July 19, 2003 |
No one is yet talking about headway or even momentum, but talks between Argentina and the International Monetary Fund have stirred to life, bringing cautious hope that the government may soon restructure its $150-billion debt and start to shed its deadbeat status. Argentina's economy has been crawling back from its December 2001 collapse, which triggered the largest sovereign debt default in history and a peso devaluation that robbed millions of Argentines of their life savings.
April 30, 2003
Argentina stands with one foot on the edge of salvation. The other is stuck on the muddy path that leads deeper into a political and economic Hades. The South American nation plunged down that trail 16 months ago. Enraged by the government's continued belt-tightening and its decision to limit the amount that people could take from their bank accounts, tens of thousands of poor and middle-class Argentines ransacked stores, broke bank windows and attacked government buildings.
April 14, 2003 |
World financial leaders acknowledged Sunday that they are in danger of losing "the other war," conceding that their failure to follow through on past pledges is contributing to global poverty, health crises and other ills. Members of the International Monetary Fund and the World Bank ended their spring meetings here with fresh promises to participate in the reconstruction of Iraq.
November 11, 2002 |
An International Monetary Fund team will arrive in Sao Paulo today on a quarterly mission to review Brazil's $30-billion loan package. The visit also will mark the fund's first formal dialogue with President-elect Luiz Inacio Lula da Silva. Although outgoing President Fernando Henrique Cardoso and his team will lead discussions with IMF-Brazil point man Jorge Marquez-Ruarte, Lula and his team will participate in talks on economic goals from Jan. 1, when his government is set to take over.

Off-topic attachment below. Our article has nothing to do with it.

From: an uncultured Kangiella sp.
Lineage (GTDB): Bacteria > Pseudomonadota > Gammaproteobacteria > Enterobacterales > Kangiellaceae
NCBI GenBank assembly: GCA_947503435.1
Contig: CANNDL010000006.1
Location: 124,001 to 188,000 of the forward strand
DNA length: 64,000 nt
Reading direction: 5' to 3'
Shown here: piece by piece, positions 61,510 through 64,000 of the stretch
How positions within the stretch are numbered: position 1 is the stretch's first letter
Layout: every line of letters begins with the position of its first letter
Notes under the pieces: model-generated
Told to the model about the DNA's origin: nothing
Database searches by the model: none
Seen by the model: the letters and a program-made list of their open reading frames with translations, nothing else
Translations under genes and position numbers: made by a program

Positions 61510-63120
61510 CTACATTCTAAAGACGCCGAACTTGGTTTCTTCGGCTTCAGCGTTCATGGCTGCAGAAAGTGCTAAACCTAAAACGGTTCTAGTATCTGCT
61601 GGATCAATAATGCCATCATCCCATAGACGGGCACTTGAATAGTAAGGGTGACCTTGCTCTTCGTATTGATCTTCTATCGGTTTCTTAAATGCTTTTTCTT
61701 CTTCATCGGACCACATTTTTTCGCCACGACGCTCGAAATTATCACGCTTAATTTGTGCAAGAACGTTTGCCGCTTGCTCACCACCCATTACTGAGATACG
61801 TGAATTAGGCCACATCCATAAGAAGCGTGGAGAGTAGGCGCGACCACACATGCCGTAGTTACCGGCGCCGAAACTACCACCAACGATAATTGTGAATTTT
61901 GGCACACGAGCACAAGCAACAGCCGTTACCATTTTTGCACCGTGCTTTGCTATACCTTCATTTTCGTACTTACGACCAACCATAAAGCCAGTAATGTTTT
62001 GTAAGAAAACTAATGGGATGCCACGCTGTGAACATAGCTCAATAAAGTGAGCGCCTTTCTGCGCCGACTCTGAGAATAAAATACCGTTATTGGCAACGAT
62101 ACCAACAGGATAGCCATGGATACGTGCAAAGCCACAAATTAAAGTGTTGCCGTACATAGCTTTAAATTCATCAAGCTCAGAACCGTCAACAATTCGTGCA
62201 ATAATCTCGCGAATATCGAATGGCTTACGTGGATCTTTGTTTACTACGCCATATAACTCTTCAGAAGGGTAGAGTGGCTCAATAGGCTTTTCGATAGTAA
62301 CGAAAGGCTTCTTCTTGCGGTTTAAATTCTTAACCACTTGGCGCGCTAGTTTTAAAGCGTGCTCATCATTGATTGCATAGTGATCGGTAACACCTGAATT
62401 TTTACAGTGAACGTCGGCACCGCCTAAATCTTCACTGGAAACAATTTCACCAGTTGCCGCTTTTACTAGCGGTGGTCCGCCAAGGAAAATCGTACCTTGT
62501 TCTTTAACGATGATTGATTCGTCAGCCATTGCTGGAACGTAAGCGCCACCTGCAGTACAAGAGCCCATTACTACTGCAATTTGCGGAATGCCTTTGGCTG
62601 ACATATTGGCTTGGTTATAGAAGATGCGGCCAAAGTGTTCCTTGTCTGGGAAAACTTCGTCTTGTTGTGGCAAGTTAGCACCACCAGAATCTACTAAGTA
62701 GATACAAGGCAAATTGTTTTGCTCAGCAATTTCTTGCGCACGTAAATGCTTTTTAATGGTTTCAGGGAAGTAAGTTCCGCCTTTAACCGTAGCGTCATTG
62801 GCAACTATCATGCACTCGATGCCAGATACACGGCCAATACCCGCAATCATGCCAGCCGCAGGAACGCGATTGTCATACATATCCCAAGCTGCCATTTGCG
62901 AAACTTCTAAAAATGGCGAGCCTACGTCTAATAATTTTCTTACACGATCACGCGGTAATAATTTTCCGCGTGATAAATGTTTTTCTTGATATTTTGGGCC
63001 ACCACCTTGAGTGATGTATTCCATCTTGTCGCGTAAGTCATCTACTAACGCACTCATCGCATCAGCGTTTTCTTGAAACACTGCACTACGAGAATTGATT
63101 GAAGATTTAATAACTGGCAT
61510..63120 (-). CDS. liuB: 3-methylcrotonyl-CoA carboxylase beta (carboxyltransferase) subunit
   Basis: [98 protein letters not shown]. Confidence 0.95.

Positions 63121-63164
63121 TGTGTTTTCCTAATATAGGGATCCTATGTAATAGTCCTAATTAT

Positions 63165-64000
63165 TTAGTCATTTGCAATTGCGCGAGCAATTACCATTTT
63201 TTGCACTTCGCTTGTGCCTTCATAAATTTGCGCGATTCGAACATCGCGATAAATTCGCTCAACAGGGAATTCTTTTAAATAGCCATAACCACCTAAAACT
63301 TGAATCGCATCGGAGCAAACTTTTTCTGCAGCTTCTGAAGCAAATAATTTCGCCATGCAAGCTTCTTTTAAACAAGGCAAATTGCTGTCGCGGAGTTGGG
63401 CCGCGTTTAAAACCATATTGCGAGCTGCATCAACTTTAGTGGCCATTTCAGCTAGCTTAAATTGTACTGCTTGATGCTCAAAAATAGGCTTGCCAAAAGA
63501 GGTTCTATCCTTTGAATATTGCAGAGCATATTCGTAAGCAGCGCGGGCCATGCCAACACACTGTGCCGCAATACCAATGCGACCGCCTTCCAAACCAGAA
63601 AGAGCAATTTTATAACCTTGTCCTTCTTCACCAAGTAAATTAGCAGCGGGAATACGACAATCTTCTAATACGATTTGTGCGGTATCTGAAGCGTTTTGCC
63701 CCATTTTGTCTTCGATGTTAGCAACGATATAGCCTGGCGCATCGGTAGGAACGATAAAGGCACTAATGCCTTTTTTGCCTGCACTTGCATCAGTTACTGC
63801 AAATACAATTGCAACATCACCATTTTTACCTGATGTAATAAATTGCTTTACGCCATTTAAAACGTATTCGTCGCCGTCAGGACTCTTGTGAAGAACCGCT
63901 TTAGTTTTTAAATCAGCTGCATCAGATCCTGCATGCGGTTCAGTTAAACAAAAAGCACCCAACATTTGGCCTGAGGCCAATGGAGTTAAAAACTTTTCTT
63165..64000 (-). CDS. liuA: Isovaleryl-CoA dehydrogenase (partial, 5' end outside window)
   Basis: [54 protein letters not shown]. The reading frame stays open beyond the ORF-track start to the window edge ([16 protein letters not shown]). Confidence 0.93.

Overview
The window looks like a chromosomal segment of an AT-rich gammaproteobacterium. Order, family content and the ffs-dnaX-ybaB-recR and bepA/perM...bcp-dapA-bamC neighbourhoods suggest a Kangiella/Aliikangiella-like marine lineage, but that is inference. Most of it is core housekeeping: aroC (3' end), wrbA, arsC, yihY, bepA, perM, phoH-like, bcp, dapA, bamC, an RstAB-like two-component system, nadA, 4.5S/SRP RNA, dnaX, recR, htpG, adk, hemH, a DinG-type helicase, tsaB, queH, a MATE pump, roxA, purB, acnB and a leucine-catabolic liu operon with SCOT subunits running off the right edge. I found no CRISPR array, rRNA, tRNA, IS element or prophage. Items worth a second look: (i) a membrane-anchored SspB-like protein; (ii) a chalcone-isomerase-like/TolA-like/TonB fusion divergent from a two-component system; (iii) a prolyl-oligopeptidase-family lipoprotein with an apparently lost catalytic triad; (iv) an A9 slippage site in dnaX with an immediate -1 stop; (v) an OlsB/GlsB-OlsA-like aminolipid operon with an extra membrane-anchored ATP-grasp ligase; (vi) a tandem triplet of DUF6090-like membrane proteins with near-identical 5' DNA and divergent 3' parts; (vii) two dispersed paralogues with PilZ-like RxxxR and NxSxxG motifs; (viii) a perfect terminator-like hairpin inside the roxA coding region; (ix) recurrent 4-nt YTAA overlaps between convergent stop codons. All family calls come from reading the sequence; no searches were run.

September 29, 2002 |
As protesters denounced the global economic regime, world leaders agreed Saturday to pursue new ways of resolving financial crises, including a groundbreaking bankruptcy court process for insolvent governments. Members of the International Monetary Fund's policy-making panel also promised to make good on an earlier pledge to contribute another $1 billion for Third World debt relief. The actions came during the first day of official deliberations by members of the IMF and World Bank.
August 20, 2002 |
Amid growing concern that a massive bailout by the International Monetary Fund may not be enough to stave off financial panic and collapse in Brazil, President Fernando Henrique Cardoso held emergency talks Monday aimed at winning concessions from the two leftist politicians who lead the race to succeed him. The candidates, Luiz Inacio Lula da Silva of the Workers' Party and Ciro Gomes of the Labor Front, both made conciliatory statements after the meetings.
August 8, 2002 |
The International Monetary Fund agreed Wednesday to its largest bailout ever, a $30-billion loan to Brazil that comes amid growing social unrest and political upheaval in South America. The announcement came at the end of a three-nation tour of the continent by U.S. Treasury Secretary Paul H. O'Neill. The visit coincided with a major shift in U.S. policy, with the Bush administration showing increased willingness to rescue the region's troubled economies.
May 28, 2002 |
Argentine President Eduardo Duhalde said Monday that provincial governors and legislators from his Peronist Party agreed to comply with conditions of International Monetary Fund aid within a week. Duhalde announced the promise after meeting Peronist leaders in the central province of La Pampa. Duhalde threatened to resign last week after governors and Congress failed to act on a similar pledge made a month ago.
January 10, 2002
Re "Not All Economies Fit the IMF Mold," Commentary, Jan. 7: Robert Kuttner provides another example of efforts to attack market-oriented economics by distorting the facts concerning the Argentine crisis. Of course legitimate complaints can be raised about particular policies advocated by the IMF and the U.S. government, but the Argentine crisis is not the result of market fundamentalism. It was not economic liberalization that caused the crisis but Argentina's huge budget deficits and overvalued currency.